Archive through May 26 2009


ash briers

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May 1, 2008
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hi, i don't know if it's already been mentioned, but has anyone seen "Munsters Go Home" (i think thats what it is). it is set on the United States and has a good many seconds or minutes of footage (i've only seen a small clip) but it is undeniably United States, also does anyone watch "Little Britain", because in the third series the character "bubbles deveire" was in a room that was generally thought to be a casino, but if you know your ships you can clearly see in the background the "unicorns in battle" and the lights by the entrances, clearly giving away this is the Queen Mary, then in another episode it shows one of the first class corridors and the captains quarters, has anyone seen any of these?
 

ash briers

Member
May 1, 2008
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oh ya and as i mentioned in another thread i once saw either Lusitania or Mauretania in a "all grown up" (later version of rugrats) its all cartoon, but which ever one it is is seen steaming off from port, showing her stern with red and rusty funnels, the docking bridge and promenades are clearly depictable of those of the 'tania standard, i will keep trying to find this episode.
 
May 27, 2007
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Thanks Felicity! I remember it now. The name had me thinking early 1930's uncensored movies like Baby Face with Barbara Stanwyck! Yes, I was thinking that kind of Movie. Bad I know!

Eric, I saw that Dream Child as a kid and remember it fondly! I don't remember the Ship but remember the freaky dream sequences in it!
 
K

Kyle Johnstone

Guest
Worst Ship Film Ever. Ever.

"Final Voyage" starring.... Ice Cube.

The plot is a heist story, the ship, an old Floating Palace newly refitted and on her new maiden voyage, is hijacked by a gang wanting to rob the safe which for some reason is said to contain gold and jewels, and the rich and famous passengers. So original.

The ship is called "The Britannic". Not "Britannic", as the life ring says "The Britannic".

I tuned in with the hope that maybe some of it was filmed aboard the Queen Mary, and yes, some of it was. But they used the worst parts of the Queen Mary, mostly along the starboard boat deck with it's Long Beach additions such as the red British phone boxes and the life boat demonstration station. None of the Queen Mary's glorious public rooms were used.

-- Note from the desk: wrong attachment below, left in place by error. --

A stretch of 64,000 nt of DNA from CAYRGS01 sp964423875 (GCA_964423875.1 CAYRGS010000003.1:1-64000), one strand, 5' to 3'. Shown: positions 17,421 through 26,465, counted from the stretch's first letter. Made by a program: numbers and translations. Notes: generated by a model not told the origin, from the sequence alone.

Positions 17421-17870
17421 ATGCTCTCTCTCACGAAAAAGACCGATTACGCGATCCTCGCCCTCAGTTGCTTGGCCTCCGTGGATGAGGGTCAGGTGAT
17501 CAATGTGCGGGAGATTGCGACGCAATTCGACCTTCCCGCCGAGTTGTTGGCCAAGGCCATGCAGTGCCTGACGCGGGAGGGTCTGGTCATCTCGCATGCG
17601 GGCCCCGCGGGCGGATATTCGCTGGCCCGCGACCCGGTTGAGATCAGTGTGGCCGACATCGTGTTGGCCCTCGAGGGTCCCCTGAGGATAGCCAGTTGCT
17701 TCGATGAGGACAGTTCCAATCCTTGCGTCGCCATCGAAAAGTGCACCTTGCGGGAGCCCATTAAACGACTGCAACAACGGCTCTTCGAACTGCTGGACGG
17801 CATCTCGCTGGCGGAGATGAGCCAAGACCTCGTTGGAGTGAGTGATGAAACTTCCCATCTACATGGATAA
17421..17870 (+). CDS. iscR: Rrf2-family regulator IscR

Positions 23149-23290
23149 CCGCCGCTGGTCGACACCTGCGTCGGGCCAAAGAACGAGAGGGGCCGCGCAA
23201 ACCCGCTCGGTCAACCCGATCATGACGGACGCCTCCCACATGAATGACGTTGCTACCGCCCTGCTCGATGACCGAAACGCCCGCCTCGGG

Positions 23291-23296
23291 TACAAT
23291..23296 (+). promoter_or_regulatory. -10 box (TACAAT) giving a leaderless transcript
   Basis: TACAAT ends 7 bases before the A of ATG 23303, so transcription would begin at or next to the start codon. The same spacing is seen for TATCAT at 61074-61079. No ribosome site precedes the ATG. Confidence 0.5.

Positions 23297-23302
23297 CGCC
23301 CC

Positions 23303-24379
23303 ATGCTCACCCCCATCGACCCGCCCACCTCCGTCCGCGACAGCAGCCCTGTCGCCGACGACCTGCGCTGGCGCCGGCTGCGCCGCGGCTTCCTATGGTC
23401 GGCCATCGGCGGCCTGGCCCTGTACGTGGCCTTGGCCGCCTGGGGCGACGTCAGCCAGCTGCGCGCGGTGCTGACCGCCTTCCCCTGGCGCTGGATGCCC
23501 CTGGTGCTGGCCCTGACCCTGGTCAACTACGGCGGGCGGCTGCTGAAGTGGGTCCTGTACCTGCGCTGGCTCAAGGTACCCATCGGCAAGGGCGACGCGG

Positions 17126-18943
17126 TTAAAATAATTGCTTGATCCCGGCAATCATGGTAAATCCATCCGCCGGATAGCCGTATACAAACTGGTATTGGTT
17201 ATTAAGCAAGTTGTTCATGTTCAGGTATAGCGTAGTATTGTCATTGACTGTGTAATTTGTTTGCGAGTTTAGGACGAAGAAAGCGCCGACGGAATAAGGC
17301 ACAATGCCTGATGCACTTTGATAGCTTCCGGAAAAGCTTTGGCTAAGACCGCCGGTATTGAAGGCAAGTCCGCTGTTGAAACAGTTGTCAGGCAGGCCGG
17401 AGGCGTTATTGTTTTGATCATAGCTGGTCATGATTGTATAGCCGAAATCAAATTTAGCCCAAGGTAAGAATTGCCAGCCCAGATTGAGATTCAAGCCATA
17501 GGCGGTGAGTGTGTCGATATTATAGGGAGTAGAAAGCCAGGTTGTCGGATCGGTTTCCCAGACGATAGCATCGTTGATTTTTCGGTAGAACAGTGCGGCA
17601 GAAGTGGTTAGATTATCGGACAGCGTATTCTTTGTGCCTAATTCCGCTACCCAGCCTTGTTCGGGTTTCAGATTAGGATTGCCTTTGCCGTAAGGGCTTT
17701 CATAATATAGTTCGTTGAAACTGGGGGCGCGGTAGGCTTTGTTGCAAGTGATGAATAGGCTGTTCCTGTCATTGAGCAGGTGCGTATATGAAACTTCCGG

The movie's interior ship sets were filmed in some nondescript average hotel somewhere, and the stand-in for the ship's engine room was probably the basement of said hotel, with cement walls and pillars etc.

Other interior sets were cheap looking awful sets built for the movie, such as the radio room which for some reason has a engine room telegraph mounted on the bulkhead. The wheelhouse set looks as if it may have been built by high school kids in their garage. I guess the producers couldn't afford to use what the Queen Mary had to offer, as long as they were already there.

The ship-at-sea scenes were poached from "Juggernaut", which used the Maxim Gorkey.

The climax is of course an explosion which sinks the ship, and there are hilarious shots of extras running around the Queen Mary's upper decks, followed by a half-decent animation of a sinking passenger ship.

Worst ship film ever. Ever.
 
K

Kyle Johnstone

Guest
a mostly unknown gem...

"Rich and Strange"

from 1931 directed by.... Alfred Hitchcock.

The story is basically a money-doesn't-buy -happiness morality play.

A young working class married couple from London suddenly and unexpectedly inherit a fortune from an uncle (how often does that happen?) and decide to see the world.

First stop, Paris.
At a music hall, at the close of the performance, the stage is transformed into a huge Cunard advertisement, showing a gorgeous graphic illustration of the Cunard giant three at the time, Mauretania, Berengaria, Aquitania "CUNARD Paris-New York Apply 6 Rue Scribe"

From Marseille the couple take an ocean voyage to the Far East, and from then on we are aboard ship.

Along with some pretty good sets, mostly a section of the Promenade Deck and the couple's cabin, there is much beautiful stock footage of a liner throughout the film. The ship shown in the stock footage is fairly sizeable, possibly Cunard because of the earlier Cunard promotion shown at the Paris music hall.

There is a touch of Hitchcock-ian humor, such as the husband with a dreadful attack of mal-d'-mer, which gives the wife the opportunity to become acquainted with a certain male passenger. Thus the film's melodrama typical of the time.

A good ship flick, see it if you come across it.
As for the title, "Rich and Strange", well, you'll have to ask Hitch.
 

John DeLoache

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Jun 3, 2004
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Turner classic Movies (TCM) is showing a number of movies set on ocean liners every Thursday in November. The first set (Nov 3) is "Romance on the High Seas", "Luxury Liner" and "The Ship Sailed On"
 

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